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10 Safety Products Every Dog Owner Should Consider Using

Safety is a must when it comes to pet ownership.

Me? I’m a stickler for safety. Not just because it’s the best thing for Jet, but also because he’s already so accident prone that I just can’t afford any avoidable accidents!

So, today I’m going to share 10 safety products that EVERY dog owner should consider using, and yes, that means you too.

 

Dog Crates

1. The Crate

You had to know that the crate would be on this list.

A crate is a must for any dog that does not have serious confinement issues. If you do have a dog with confinement issues, do EVERYTHING you can to work with a trainer to help your dog to overcome them because a crate means a safe dog.

Crates provide your dog with a safe place, not only when they are sleeping or when you are out of the house, but also when you are traveling in the car.

The SINGLE safest place for your dog when you must take them anywhere in the car is inside a crate!

Crate cost is going to vary depending on the size of the crate, the material of the crate, how many doors the crate has, and any added features. A basic metal crate with one door is always my recommendation and if you have a puppy, get a large crate with a divider. Your cost for this type of crate is going to be around $25 and $60.

 

Dog Seat-belt Harness

2. The Seatbelt and Harness

If you have a dog that simply will not tolerate crating or if you have a car that will not accommodate a crate, invest in a seatbelt and harness system.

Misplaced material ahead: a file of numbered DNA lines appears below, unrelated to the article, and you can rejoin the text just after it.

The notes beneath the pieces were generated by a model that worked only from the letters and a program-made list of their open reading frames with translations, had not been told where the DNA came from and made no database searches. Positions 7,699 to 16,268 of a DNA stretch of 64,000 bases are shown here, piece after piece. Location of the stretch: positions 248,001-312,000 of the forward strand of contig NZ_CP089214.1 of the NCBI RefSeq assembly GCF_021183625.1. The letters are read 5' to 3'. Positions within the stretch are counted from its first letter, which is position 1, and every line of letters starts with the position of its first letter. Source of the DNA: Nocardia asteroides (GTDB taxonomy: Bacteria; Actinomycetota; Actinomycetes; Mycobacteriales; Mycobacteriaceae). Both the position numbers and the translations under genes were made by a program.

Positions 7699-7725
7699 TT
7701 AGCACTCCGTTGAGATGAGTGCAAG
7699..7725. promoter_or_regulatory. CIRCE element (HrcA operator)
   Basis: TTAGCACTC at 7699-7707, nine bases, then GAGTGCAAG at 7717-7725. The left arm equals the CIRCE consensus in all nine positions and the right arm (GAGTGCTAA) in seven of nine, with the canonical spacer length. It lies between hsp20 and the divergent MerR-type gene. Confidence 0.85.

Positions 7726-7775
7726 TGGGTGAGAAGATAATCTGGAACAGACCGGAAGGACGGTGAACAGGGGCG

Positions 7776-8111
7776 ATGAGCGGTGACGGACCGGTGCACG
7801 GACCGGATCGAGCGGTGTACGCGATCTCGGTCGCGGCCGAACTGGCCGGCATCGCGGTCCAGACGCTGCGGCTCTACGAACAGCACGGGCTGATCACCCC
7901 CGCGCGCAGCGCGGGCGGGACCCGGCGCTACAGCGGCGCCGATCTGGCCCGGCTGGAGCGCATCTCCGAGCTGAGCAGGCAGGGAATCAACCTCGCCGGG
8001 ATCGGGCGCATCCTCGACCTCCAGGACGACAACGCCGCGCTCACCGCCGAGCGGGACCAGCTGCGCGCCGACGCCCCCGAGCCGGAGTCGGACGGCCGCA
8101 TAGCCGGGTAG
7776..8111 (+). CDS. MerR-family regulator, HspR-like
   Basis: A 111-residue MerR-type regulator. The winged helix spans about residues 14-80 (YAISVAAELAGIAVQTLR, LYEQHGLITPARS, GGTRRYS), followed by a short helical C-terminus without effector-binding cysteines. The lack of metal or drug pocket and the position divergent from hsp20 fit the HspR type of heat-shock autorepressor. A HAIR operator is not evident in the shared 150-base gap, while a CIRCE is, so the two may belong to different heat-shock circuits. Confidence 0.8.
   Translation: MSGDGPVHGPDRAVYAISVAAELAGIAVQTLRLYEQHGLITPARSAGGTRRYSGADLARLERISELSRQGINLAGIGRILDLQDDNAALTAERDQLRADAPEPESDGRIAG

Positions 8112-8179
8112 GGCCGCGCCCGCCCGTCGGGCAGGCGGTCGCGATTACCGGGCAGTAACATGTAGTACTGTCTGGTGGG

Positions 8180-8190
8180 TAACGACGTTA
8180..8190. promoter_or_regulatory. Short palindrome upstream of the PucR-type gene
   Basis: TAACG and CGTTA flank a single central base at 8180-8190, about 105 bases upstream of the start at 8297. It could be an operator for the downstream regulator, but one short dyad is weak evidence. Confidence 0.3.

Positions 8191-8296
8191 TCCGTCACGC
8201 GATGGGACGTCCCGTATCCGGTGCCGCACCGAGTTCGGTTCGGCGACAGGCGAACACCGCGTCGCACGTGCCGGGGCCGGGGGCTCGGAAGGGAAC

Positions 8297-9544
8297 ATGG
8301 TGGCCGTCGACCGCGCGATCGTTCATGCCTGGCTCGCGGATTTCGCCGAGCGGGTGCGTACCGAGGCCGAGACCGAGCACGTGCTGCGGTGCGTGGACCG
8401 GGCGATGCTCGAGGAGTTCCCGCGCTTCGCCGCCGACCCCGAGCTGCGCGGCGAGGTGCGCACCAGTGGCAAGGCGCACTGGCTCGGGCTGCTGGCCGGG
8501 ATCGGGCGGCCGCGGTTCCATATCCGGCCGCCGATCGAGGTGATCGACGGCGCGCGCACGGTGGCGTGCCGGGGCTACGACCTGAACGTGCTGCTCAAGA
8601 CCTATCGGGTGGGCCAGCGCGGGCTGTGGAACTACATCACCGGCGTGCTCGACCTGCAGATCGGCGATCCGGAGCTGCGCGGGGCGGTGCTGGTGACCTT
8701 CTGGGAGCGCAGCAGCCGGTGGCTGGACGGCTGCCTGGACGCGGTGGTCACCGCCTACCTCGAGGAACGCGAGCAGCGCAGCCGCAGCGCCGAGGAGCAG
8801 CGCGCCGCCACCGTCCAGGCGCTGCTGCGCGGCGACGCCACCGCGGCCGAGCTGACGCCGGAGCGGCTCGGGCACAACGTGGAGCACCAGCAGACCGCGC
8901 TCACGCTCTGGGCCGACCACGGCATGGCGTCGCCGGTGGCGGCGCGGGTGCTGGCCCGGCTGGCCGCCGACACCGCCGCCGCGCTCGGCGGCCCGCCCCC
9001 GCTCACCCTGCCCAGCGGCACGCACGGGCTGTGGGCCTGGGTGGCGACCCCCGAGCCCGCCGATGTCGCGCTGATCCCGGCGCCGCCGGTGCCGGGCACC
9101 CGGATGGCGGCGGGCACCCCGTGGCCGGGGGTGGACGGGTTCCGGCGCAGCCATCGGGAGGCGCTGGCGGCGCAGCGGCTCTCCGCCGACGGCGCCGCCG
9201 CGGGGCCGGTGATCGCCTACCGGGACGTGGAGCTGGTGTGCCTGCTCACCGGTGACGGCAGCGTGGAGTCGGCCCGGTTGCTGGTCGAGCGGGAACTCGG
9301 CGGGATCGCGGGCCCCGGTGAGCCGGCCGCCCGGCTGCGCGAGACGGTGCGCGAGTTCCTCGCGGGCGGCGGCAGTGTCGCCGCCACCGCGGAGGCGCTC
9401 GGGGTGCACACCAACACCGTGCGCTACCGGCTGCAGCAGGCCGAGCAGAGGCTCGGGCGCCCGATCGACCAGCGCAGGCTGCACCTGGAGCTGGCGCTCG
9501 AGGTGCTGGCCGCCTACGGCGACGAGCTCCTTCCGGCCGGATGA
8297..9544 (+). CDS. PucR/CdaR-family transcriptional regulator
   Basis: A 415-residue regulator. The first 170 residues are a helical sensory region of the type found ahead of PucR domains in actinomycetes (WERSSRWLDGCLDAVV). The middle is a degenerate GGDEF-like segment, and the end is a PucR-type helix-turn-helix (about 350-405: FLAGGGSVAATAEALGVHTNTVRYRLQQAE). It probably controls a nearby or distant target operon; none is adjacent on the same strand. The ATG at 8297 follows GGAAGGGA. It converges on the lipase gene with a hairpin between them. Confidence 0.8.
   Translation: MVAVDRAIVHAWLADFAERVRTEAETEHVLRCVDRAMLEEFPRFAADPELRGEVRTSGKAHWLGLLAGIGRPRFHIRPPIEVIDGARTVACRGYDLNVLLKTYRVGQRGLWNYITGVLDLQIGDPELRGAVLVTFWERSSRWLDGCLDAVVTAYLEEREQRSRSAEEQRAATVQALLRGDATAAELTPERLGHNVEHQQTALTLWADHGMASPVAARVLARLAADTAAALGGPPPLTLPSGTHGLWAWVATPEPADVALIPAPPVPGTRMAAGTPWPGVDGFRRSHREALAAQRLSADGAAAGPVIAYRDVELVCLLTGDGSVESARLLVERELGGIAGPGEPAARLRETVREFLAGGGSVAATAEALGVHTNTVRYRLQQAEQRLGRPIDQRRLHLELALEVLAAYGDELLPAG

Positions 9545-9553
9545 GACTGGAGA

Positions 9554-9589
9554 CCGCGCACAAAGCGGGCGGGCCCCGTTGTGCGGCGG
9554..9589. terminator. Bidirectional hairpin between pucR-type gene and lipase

This system will ensure that your dog is secured in the car in the case of an accident but will do so without putting excessive strain on the neck or risking a collar slipping off.

There are plenty of different seatbelt and harness systems out there in various sizes and designs. Go for a system that uses metal clips and rings that offer more durability and a harness that is padded for added protection for your dog.

Your cost for a system like the one pictured above is going to be around $25.

High Visibility Dog Vest

3. A High Visibility Dog Vest

A high visibility dog vest is one piece of safety equipment that most dog owners don’t give much thought to. As the evenings get darker faster, however, it’s something that all dog owners need to think about – especially owners of black dogs!

A simple high visibility dog vest will make your dog easy to see from dusk onward and keep you both safe when walking. Plus, it’s really not an expensive investment to make.

There are a lot of different visibility vests out there for dogs, but I really like this one because it’s mesh. The mesh construction makes it usable in winter and summer months.

I also like this model instead of the strap harnesses because this creates a full outline of your dog rather than a few “glowing” straps which can confuse drivers in the dark.